Would you like some phishing with your coffee?

May 8, 2020 at 09:03

Our Thursday morning webinar on the 7th of May was about cybersecurity awareness. Thomas Wong, a Principal Security Consultant from Nixu Denmark, went through some dos and don'ts of setting up a cybersecurity awareness program. Stats about phishing and awareness program tips – an excellent way to spend a coffee break, right?

Cybersecurity awareness is a broad term that covers all kinds of training and employee instructions to prevent people from accidentally leaking company information, installing malware, inserting suspicious USB sticks, or paying fraudsters that impersonate the company CEO. Many of us have encountered boring lectures and multiple-choice questionnaires that make cybersecurity sound pretty dull and highly technical. These are examples of cybersecurity awareness training gone wrong. So how can you get it right?

Make it relevant

According to Thomas, one of the typical mistakes in spreading cybersecurity knowledge is telling everybody everything. This will result in information overload and sometimes too technical details. Depending on your job role, you may use your computer for different things and interact with different people than your coworkers in the other departments. That's why cybersecurity awareness training should always be relevant. If your personnel are handling confidential information, they should know about information leakage threats. If some employees receive a lot of emails from outside the organization, they should know at least about phishing, malware, and social engineering. The finance department should be aware of CEO frauds. Not everyone has to know the exact details of port scanning or analyzing malware samples, though.

Thomas Wong mentioned many cybersecurity awareness program topics that are relevant for most companies.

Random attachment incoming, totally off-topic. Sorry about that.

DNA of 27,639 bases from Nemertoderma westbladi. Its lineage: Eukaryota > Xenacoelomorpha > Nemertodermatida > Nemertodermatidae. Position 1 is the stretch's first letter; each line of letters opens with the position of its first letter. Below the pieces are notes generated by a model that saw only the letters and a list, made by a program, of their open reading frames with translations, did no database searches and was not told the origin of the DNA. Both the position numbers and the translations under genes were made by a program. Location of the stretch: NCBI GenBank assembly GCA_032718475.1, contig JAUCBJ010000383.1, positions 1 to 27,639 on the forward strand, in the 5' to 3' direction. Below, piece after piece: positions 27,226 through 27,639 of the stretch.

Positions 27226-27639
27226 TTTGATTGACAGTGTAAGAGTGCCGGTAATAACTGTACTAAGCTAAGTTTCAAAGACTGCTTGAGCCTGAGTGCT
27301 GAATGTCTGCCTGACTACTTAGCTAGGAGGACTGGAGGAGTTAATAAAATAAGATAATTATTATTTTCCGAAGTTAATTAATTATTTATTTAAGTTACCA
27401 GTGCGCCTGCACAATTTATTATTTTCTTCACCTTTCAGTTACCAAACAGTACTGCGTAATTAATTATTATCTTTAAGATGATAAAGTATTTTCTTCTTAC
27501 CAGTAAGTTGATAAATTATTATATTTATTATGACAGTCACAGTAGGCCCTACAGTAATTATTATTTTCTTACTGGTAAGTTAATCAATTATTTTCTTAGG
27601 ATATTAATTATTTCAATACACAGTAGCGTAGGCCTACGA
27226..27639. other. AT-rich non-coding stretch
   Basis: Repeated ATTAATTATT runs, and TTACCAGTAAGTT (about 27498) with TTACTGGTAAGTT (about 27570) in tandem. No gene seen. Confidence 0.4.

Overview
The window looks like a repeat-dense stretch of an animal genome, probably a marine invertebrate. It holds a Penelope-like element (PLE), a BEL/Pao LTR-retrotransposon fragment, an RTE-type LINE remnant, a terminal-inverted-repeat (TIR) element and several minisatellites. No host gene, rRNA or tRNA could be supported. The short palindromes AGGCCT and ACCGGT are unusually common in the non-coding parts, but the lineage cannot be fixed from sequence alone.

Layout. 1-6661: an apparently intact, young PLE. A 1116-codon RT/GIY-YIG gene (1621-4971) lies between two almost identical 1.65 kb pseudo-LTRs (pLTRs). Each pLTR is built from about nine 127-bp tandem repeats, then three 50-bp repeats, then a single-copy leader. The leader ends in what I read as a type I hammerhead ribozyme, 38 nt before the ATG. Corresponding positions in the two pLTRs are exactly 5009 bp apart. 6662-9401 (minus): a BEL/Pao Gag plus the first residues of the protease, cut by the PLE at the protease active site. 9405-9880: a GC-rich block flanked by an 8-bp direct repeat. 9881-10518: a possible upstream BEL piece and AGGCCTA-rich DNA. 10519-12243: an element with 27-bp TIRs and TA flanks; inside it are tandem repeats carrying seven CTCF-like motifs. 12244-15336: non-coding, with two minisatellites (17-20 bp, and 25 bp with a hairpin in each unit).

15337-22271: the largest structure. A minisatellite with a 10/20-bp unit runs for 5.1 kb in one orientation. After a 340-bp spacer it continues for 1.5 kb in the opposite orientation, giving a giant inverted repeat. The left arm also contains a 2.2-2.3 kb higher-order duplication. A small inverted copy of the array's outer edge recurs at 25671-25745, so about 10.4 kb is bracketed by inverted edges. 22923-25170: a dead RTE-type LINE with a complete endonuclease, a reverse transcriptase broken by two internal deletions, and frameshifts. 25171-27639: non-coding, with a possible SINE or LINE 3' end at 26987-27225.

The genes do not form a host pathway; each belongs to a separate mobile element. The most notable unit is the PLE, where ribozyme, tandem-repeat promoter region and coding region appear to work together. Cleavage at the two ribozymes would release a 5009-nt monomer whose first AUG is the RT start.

Thomas Wong mentioned many cybersecurity awareness program topics that are relevant to most companies.


If you want to get the message through, you should visualize the threats or otherwise concretely explain them. Explain why they should do something, not just what they should do. For example, you can tell that if employees post pictures of the new coffee machine or whatever office equipment to social media, that information can be used by social engineers. They can pretend to be a maintenance guy who will come and fix that machine. If you plainly state, "No pictures from the office," the advice does not stick.

It doesn’t have to look like training

Continuous learning is the key. Try to spread the knowledge sharing to small chunks throughout the year. Instead of lectures, you can use games, phishing simulations, escape rooms – it doesn't have to look like a regular training. If the awareness training is embedded in routine work, you can even measure how well your employees have learned without them knowing it. You can start small. At the end of the day, the most important thing is to do something about improving cybersecurity awareness in your organization.

Did you miss the webinar? Watch the recording!

Thomas also answered audience questions about measuring the success of a cybersecurity awareness program and told relatable examples of both useful and not-so-useful ways of spreading cybersecurity knowledge. If you missed the webinar, watch the recording from the video below.

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